Quote:
The site you linked is fantastic, thanks for that! I'm killing a lot of time here at work looking at pictures from various lenses. It's also helping me confirm that the 12-60mm might be the one for me (ouch the price tag tho!). One thing that I've noticed however in my research so far is that I see the E3 selling with the 12-60mm lens fairly often. In fact, the same place I got my e-510 (cameta Camera) has the E3 + 12-60mm lens for 2250$ usd. Buying them separate would be an extra 150-200$. I'm fairly sure I'll be purchasing an E3 (or whatever iteration of the model is out at the time) in the next year or so, so perhaps it might be better for me to wait on the lens and get it with the camera body later and get another lens now-ish?
Hi,

Yes, PBase is good site(one of many) to look at other people's work. And yes, That's a big ouch as far as the price for the 12-60mm goes. Paying about twice as much for the lens alone as whatI paid for the E-510 bodyis an attention getter.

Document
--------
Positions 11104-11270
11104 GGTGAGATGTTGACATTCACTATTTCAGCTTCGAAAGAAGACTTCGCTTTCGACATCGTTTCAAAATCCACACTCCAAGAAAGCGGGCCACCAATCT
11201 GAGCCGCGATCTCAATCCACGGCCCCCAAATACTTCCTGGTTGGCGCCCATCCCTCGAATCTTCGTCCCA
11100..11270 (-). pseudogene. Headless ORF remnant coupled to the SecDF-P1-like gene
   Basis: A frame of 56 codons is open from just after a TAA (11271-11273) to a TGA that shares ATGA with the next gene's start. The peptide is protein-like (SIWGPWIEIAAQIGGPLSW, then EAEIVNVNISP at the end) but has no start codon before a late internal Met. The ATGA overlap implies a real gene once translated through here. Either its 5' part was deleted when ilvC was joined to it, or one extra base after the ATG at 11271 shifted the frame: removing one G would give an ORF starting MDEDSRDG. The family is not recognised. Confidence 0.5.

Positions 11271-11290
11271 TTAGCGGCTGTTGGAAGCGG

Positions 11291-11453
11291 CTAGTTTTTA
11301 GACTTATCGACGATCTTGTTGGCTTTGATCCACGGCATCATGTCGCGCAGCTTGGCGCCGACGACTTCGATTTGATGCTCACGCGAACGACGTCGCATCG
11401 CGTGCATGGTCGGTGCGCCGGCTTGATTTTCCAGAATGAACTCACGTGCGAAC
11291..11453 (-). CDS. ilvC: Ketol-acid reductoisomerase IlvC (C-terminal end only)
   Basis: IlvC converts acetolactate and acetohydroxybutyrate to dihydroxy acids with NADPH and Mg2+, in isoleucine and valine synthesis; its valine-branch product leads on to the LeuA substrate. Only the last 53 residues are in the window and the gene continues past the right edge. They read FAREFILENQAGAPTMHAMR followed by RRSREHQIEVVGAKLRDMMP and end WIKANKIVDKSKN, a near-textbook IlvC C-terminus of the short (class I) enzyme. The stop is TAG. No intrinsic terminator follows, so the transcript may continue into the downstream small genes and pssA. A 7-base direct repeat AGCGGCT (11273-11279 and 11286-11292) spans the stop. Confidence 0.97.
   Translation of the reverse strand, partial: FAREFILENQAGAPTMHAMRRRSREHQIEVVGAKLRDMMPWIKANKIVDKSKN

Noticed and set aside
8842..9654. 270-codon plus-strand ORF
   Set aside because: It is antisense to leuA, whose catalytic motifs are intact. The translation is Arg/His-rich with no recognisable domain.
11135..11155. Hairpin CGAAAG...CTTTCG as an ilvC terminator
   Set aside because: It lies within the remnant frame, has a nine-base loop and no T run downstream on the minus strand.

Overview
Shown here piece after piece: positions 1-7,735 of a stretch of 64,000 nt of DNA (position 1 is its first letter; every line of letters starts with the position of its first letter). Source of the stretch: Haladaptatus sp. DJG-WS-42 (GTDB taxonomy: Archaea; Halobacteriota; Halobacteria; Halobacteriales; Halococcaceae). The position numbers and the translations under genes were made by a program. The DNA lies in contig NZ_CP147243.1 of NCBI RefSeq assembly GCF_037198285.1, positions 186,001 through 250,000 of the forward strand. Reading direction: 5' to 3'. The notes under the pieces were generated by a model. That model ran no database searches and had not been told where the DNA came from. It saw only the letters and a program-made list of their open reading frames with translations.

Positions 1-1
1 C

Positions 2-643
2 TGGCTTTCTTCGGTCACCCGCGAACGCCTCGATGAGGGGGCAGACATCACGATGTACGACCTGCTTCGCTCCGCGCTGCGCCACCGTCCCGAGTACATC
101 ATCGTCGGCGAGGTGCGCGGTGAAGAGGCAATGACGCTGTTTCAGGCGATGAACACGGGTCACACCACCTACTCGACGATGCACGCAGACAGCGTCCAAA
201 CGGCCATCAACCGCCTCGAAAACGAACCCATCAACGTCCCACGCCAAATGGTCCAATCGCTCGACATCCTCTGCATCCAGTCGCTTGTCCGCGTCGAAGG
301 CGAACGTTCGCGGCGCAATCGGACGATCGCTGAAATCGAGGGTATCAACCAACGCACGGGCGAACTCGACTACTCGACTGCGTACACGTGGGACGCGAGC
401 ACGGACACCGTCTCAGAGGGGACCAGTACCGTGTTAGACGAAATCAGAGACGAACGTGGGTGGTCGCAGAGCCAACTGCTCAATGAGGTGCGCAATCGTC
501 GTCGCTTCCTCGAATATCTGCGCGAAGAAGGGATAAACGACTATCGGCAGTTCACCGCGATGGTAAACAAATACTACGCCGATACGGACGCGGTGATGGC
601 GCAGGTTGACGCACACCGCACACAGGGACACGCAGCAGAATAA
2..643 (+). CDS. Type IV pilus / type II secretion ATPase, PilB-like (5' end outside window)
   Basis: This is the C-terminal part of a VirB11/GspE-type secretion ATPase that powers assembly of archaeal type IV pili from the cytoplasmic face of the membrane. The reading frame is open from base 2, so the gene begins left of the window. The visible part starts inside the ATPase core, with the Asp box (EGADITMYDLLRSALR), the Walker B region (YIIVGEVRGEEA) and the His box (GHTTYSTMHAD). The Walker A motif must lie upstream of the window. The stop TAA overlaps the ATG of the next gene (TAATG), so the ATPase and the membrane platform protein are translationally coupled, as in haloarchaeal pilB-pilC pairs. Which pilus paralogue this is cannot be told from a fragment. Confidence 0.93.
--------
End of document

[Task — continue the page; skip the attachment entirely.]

As for getting a possible interim zoom as a stop gap measure, Based on what I've read and seen, IMHO, even though the 14-54mm lens is a great lens, the incremental difference between that and the 14-45mm zoom is not worth (MY OPINION ONLY) it. I'd hold out for the 12-60mmwhen budget allows.

Here is a link to a few photos I've taken of my grandkids using various lenses. Mostly the 40-150mm new kit lens and the 14-45mm lens older kit as well as a couple of 50mm f2. some have them have been soft focused in PP. I think they are okay as far as IQ goes. Although, I'd love to have taken some of them with the 12-60mm

http://www.pbase.com/zig123/image/91725155

In the final analysis, only you can decide what's best for you. In the interim, have fun!

Zig








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Old May 20, 2008, 5:31 PM   #8
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very nice pic. from what i have here, i'd use the zeiss zf 50 & 851.4's & leica 25 for those type of shots.